This is traditionally Liberal territory, although Garneau held the riding under its old Westmount boundaries by a mere 642 votes in 2011, nearly losing to the NDP in the Orange Wave. The New Democrats went into this race confident they could take the seat this time, putting up a strong candidate in James Hughes, the popular former head of the Old Brewery Mission.

Richard Sagala, an entrepreneur running for the Conservatives, has kept a low profile in recent weeks, after he was roundly criticized for remarks he made about aboriginal Canadians and the territory of Nunavut, suggesting that "violence there is comparable to South Africa."

Should the Liberals win enough seats to form a government, look for a spot in cabinet for Marc Garneau. An engineer by training, the first Canadian to go into outer space led the Canadian Space Agency from 2001 until 2006. He ran for the Liberal leadership in 2013, formally stepping down a month before a leadership vote was to be held, to make way for Justin Trudeau.


​This new Montreal riding, which merges much of the NDP-held Ahuntsic with part of what was the Liberal-held riding of Saint-Laurent–Cartierville, will be a true test for the polling trends leading into today's race.

The Ahuntsic portion of the riding proved to be a tight race in 2011, with the sitting Bloc Québécois MP Maria Mourani pulling ahead of the NDP candidate by just 708 votes. The Liberals were just 1,114 votes further back.

This time, Mourani is running for the NDP. After parting ways with the BQ over its support for the Parti Québécois's proposed secular charter in 2013, Mourani crossed the floor and joined the NDP caucus in 2014.

Mourani's Liberal opponent is Mélanie Joly, the political neophyte who took on former Liberal MP Denis Coderre in the 2013 Montreal mayoral race and came a close second.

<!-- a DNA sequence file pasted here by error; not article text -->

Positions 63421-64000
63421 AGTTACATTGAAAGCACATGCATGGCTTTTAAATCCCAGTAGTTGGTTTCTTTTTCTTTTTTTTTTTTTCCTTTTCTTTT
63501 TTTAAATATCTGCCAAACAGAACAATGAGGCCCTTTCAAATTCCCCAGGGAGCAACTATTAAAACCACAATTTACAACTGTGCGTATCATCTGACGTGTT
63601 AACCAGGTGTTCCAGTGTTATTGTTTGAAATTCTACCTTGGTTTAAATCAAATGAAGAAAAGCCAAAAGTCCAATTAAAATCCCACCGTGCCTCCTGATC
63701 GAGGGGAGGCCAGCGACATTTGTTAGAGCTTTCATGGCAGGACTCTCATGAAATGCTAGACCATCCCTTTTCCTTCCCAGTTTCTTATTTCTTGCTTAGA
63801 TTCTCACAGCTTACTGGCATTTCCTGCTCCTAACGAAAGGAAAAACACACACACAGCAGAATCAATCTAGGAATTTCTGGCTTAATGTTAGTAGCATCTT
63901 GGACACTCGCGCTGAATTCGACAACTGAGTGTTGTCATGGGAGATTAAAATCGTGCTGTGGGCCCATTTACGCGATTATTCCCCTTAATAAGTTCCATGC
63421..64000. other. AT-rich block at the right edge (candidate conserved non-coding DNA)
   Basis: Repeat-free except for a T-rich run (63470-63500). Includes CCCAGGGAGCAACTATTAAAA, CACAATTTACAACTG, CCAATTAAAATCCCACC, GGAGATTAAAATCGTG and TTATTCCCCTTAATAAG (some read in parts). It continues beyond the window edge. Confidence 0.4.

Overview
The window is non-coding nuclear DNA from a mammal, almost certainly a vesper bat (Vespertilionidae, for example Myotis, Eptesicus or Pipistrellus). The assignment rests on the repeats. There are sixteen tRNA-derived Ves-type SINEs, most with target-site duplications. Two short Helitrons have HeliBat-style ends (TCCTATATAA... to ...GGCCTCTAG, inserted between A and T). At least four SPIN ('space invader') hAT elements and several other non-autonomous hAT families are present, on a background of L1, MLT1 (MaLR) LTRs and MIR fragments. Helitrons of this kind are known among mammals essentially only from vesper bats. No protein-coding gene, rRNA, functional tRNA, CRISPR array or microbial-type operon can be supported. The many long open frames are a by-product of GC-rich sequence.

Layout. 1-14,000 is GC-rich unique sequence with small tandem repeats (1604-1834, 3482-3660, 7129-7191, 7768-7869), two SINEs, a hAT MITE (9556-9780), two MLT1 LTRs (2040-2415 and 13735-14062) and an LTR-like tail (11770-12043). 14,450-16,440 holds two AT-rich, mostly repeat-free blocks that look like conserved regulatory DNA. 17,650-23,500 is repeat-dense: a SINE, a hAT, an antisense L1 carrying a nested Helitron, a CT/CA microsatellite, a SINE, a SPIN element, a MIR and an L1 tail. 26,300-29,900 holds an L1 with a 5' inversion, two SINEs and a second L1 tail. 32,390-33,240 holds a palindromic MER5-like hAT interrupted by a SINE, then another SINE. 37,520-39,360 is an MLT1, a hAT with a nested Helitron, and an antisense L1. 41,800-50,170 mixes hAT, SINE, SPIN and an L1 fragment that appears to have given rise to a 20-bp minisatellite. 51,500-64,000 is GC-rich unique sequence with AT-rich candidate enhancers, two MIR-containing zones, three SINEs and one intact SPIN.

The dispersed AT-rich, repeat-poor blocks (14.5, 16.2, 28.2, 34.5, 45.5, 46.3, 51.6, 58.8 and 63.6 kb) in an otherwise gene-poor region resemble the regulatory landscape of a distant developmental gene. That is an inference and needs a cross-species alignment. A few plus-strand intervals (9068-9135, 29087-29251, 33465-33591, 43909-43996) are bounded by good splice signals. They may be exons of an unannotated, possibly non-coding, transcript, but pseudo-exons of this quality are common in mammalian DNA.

The redistributed riding of Brossard–Saint-Lambert could prove to be a weathervane for Quebec in this race. 

Hoang Mai, the NDP incumbent under the old boundaries of Brossard-La Prairie, beat the sitting Liberal MP Alexandra Mendès handily in the Orange Wave of 2011.  The two are running against each other once again this time, and both acknowledge it is a tight race.

Along with the rest of the 450 area code, this is one of the ridings in which the Bloc Québécois hopes to come up the middle. The Bloc held the Saint-Lambert portion of the riding in 2004, 2006 and 2008. The BQ candidate in Brossard–Saint-Lambert is Suzanne Lachance, a retired human resources manager.


The Conservatives are hoping to take back this Quebec City riding they lost to a political neophyte when the NDP swept the province in 2011. Former Coalition Avenir Québec MNA Gérald Deltell left provincial politics to run for Stephen Harper's party.  

The one-time popular television personality is pitted against a new NDP candidate, Daniel Caron, a Canadian diplomat who served as the Canadian ambassador to Ukraine.

Running for the Bloc Québécois, the party that finished third in 2011, is lawyer Ronald Sirard.

Liberal candidate Youri Rousseau was a longtime member of the Canadian Armed Forces who served as chief of aerial support for Afghanistan operations at the Camp Mirage base.